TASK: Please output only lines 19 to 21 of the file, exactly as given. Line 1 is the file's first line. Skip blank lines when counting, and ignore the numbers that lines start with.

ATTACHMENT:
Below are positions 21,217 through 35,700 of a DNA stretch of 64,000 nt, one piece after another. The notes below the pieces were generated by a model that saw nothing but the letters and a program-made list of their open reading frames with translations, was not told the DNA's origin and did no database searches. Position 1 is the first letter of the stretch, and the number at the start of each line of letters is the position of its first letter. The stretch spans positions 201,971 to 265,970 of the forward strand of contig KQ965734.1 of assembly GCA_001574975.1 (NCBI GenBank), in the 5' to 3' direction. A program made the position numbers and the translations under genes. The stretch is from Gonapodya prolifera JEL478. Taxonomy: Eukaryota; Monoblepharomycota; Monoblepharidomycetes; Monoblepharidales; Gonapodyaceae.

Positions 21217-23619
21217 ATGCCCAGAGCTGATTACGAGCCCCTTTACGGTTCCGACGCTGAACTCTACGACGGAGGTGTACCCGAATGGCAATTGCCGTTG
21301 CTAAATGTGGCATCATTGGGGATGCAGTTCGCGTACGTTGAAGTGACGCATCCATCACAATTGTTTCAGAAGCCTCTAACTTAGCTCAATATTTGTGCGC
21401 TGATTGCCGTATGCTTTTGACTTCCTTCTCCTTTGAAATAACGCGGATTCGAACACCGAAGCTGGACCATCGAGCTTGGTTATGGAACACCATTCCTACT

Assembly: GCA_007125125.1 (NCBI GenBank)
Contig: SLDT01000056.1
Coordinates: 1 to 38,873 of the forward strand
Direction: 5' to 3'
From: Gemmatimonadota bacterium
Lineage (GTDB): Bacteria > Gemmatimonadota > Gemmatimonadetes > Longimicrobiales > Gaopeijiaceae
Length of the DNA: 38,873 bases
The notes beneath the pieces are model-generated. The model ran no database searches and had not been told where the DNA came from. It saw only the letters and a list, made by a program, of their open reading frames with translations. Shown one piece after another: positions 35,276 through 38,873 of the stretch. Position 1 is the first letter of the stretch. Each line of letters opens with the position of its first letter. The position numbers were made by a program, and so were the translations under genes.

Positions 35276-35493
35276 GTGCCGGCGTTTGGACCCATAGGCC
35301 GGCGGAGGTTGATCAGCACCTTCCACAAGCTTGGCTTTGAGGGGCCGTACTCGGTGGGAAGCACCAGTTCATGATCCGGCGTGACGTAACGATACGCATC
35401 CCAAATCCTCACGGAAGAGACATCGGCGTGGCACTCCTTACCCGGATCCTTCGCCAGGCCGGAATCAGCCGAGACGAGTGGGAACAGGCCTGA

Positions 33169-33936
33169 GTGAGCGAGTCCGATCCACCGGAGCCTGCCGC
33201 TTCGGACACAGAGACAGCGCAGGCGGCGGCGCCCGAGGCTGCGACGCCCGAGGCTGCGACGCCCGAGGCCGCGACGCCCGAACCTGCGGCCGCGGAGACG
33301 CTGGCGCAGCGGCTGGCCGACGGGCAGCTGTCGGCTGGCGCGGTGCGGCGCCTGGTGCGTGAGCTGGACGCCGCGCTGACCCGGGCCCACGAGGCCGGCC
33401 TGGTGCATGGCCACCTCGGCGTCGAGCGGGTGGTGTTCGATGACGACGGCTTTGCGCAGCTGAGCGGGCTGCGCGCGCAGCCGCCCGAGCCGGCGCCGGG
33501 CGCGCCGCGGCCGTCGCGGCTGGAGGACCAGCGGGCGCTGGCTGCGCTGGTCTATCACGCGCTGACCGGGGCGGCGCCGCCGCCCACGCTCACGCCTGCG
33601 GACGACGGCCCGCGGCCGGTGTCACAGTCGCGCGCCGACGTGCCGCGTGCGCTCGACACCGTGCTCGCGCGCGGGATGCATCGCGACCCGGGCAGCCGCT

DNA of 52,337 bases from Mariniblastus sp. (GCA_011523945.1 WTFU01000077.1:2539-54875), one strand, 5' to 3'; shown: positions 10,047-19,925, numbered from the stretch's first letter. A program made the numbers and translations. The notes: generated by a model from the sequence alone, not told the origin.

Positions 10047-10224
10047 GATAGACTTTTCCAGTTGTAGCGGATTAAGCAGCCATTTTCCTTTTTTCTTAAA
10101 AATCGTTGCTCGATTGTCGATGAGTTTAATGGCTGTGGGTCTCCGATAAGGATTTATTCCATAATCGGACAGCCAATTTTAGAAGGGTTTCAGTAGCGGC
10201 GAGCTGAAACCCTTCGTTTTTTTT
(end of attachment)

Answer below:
33169 GTGAGCGAGTCCGATCCACCGGAGCCTGCCGC
33201 TTCGGACACAGAGACAGCGCAGGCGGCGGCGCCCGAGGCTGCGACGCCCGAGGCTGCGACGCCCGAGGCCGCGACGCCCGAACCTGCGGCCGCGGAGACG
33301 CTGGCGCAGCGGCTGGCCGACGGGCAGCTGTCGGCTGGCGCGGTGCGGCGCCTGGTGCGTGAGCTGGACGCCGCGCTGACCCGGGCCCACGAGGCCGGCC